2. What are some of the biggest marketing mistakes you've seen authors make?
I think it's very important that authors have a realistic expectation for what can be done for and with their books. Authors can do themselves a great service by educating themselves about the current state of publishing and by communicating with their publicist about plans and goals. It is always smart for an author to be willing to do some work themselves: working personal connections, suggesting outlets that are a good fit for your title, letting your publisher know about any travel you have planned so we can build off of that with events, keeping a book-focused blog, etc. Remember that a publicist at any given time is balancing the needs of many titles, but your book is your pet project. You can bring an enthusiasm and energy to the promotion that no one else can.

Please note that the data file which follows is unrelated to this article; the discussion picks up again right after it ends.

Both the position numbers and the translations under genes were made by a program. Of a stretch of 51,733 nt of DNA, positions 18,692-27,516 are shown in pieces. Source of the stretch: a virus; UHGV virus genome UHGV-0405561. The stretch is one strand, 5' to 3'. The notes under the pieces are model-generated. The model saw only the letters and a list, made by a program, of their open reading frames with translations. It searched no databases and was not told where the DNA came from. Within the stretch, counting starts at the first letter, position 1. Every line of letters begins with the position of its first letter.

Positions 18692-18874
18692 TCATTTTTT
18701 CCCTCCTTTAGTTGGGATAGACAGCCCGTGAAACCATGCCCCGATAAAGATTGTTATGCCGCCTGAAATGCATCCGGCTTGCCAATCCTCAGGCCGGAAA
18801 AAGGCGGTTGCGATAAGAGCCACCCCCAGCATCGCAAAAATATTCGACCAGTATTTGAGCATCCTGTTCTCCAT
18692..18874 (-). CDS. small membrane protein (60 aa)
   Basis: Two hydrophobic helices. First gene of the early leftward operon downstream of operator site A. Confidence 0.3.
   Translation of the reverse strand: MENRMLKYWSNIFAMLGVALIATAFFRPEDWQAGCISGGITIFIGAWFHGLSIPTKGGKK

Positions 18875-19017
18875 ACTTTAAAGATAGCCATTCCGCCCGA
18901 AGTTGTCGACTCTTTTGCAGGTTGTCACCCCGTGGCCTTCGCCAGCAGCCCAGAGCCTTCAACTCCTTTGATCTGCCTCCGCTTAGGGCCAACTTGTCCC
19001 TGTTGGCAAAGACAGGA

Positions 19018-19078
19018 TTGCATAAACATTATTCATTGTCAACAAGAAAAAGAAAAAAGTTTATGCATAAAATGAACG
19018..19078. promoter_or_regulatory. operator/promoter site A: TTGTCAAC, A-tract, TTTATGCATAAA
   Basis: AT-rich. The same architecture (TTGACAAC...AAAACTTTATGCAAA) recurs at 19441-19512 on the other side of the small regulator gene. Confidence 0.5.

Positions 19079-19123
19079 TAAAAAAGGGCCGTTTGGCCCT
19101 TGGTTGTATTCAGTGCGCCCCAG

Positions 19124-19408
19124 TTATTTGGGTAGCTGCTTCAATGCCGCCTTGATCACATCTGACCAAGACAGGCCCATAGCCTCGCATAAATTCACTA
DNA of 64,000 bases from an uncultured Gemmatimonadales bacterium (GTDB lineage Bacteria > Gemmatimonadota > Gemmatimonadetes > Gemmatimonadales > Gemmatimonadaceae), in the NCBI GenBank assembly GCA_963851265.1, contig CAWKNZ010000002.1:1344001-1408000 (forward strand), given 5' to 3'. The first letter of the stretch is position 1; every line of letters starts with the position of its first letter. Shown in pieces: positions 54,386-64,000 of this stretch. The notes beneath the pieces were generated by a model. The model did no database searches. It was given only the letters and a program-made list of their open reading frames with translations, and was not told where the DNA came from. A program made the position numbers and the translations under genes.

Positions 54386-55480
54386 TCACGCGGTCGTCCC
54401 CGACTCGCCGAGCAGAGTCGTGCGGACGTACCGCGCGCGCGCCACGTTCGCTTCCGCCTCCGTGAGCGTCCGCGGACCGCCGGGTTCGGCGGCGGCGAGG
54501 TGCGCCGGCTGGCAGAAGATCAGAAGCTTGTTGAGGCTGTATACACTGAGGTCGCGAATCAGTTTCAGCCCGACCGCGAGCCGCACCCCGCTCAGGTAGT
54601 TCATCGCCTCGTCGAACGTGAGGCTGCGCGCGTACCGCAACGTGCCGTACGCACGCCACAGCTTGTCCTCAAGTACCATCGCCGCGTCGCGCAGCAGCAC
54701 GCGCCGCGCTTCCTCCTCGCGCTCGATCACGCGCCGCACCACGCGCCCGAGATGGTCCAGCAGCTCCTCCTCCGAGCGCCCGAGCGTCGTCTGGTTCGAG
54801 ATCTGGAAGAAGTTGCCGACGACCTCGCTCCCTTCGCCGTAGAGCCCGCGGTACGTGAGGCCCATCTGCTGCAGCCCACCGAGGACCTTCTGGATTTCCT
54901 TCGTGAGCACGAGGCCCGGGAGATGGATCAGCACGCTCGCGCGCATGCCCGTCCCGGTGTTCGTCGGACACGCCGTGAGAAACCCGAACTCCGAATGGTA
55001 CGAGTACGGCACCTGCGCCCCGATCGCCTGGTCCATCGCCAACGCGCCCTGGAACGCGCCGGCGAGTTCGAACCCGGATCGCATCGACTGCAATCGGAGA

3. What are the three most things for an author to focus on promotion-wise?
(I'll repeat myself a lot here, but):
(a) Communicate with your publicist: Make sure he or she knows exactly how much effort you are willing to put into the promotion. Share contacts that might be of use. Ask questions if there's something you don't understand. Communicate your expectations to your publicist so that you can both be on the same page. Be your own biggest advocate: Again, your book is more important to you than to anyone else, so be invested in its success. Ask your publicist if it's okay to set-up your own events, talk to your local schools about visits, or tack on an event to some personal travel. If you have the interest and time, start a website or a blog! It's a great, creative way to get your name and your book out there. Your publicist will have lots of good ideas to help you.